Harmonizing Holistic Health & Disaster Relief in Puerto Rico

Project Sponsor: Apoyo Mutuo Agrícola, Jessica Santos and Martín Cobian
Team Members: Ian Cody, Mya Darrow, Katelyn Lunny, Naomi Treto
Project Advisors: Dr. Grant Burrier, Dr. Scott Jiusto

Project Files:



Solidarity helps Puerto Rico survive natural disasters as federal neglect and failed government response too often leave them unprepared for emergencies. This credo applies to Apoyo Mutuo Agrícola (AMA), who helps small farmers by focusing on holistic health and emergency preparedness, while uniting rural and urban communities. We partnered with AMA to support this mission by improving disaster-relief and strengthening AMA’s network. Using archival research, semi-structured interviews, ethnographies, and mapping, we created a community-based emergency plan, an AMA website, and identified funding opportunities. From collaborating with AMA and their allies, we found a need for documenting emergency plans to increase clarity and efficiency in disaster response. Additionally, we witnessed how gentrification and corruption are prevalent and disruptive, yet communities are resilient and not backing down.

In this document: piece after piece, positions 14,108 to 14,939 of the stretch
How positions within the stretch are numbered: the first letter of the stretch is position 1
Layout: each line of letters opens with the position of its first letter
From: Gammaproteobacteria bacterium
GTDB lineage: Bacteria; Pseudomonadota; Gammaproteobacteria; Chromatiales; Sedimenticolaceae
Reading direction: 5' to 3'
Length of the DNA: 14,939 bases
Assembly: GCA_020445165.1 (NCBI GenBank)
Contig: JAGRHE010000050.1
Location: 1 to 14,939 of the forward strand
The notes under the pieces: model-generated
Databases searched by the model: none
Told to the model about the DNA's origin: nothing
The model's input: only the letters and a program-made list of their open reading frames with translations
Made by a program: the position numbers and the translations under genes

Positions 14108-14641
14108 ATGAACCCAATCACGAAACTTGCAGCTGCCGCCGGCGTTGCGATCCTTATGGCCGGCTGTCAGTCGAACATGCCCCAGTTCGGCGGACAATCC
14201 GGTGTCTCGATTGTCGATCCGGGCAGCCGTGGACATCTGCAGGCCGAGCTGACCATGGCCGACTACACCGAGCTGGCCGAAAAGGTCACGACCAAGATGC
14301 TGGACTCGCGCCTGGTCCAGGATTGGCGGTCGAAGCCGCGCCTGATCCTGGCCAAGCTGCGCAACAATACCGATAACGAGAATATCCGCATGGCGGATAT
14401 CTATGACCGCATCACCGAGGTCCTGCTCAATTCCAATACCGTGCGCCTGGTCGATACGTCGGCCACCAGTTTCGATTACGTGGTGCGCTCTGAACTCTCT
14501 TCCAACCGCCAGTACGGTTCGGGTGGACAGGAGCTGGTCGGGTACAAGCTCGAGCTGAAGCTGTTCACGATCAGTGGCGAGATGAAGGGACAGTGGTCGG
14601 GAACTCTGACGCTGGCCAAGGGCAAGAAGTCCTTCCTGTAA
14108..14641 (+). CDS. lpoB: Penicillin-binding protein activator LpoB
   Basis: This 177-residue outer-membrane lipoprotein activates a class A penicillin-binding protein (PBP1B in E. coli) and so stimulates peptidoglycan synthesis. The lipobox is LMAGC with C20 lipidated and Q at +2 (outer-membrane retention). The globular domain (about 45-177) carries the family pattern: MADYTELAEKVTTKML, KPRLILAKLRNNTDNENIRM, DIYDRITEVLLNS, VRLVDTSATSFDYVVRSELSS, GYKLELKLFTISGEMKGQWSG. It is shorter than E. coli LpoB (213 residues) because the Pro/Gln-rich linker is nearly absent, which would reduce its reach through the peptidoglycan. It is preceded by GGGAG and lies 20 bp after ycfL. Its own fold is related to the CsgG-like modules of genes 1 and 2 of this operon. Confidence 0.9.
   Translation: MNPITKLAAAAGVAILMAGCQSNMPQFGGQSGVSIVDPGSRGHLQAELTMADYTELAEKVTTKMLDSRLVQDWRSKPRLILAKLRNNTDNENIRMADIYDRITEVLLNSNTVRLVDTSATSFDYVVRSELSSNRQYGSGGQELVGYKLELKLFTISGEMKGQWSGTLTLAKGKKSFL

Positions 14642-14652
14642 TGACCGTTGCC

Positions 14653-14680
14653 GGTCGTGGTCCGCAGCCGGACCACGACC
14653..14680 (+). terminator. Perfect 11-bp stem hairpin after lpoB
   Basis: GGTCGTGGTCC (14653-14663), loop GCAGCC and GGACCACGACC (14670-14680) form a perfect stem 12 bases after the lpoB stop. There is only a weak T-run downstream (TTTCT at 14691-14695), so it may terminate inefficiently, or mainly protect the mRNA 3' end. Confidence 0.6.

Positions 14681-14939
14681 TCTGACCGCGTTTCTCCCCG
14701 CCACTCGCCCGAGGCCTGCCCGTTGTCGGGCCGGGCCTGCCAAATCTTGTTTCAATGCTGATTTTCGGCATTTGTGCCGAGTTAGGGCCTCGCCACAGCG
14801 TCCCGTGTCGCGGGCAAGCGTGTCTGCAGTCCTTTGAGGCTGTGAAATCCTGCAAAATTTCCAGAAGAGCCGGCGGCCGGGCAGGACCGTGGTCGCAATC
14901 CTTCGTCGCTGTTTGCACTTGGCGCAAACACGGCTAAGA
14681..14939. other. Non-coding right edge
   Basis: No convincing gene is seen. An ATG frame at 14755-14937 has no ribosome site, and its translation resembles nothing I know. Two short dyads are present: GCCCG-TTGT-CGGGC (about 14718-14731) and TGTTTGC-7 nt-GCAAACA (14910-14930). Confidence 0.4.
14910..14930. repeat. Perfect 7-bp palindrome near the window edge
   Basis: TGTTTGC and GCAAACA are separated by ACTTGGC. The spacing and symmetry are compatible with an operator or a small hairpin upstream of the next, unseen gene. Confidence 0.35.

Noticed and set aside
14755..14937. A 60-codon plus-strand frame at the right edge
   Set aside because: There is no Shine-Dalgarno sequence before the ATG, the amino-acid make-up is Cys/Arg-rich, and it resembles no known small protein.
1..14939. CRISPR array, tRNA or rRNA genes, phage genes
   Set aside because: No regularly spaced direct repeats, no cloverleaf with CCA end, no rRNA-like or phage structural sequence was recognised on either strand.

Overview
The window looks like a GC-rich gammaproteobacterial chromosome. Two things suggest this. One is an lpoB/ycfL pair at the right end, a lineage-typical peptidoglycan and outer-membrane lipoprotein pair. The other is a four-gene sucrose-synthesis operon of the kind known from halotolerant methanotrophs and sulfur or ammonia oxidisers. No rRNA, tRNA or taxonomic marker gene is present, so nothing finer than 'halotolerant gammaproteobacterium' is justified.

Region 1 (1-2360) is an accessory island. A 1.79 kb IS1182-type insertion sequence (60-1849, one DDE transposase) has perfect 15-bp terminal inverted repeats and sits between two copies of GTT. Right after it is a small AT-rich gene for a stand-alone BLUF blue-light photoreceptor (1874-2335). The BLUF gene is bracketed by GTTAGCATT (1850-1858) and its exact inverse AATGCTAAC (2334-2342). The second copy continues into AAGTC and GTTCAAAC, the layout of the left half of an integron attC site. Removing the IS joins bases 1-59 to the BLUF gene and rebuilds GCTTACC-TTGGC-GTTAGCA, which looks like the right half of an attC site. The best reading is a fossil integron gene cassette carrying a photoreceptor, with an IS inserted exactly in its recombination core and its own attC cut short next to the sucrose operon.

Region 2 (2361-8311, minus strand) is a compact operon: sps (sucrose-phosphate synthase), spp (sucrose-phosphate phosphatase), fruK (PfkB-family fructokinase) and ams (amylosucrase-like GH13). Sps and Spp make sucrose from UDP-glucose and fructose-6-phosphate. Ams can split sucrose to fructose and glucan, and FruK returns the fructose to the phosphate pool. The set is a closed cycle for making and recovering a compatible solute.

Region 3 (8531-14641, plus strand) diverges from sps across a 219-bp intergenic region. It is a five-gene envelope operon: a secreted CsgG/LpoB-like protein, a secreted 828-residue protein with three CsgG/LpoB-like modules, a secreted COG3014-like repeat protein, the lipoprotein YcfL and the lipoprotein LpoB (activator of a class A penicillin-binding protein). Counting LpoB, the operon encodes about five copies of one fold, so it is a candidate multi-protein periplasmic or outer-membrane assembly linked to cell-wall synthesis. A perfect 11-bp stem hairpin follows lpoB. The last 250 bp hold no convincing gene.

Executive Summary


Mutual aid is necessary for communities in Puerto Rico to survive natural disasters as federal neglect and government failures have left communities unprepared for emergencies. The archipelago is susceptible to hurricanes, drought, earthquakes, landslides, and tsunamis, all of which will intensify or become more frequent due to climate change (Diaz et al. 2022). The federal government responds to these disasters slower and with fewer resources relative to disasters on the mainland. Government failures in Puerto Rico stem from a history of colonialism. Path-dependent policies have not only left Puerto Rico unprepared for disasters, but also led to industrialization of agriculture and gentrification in urban communities.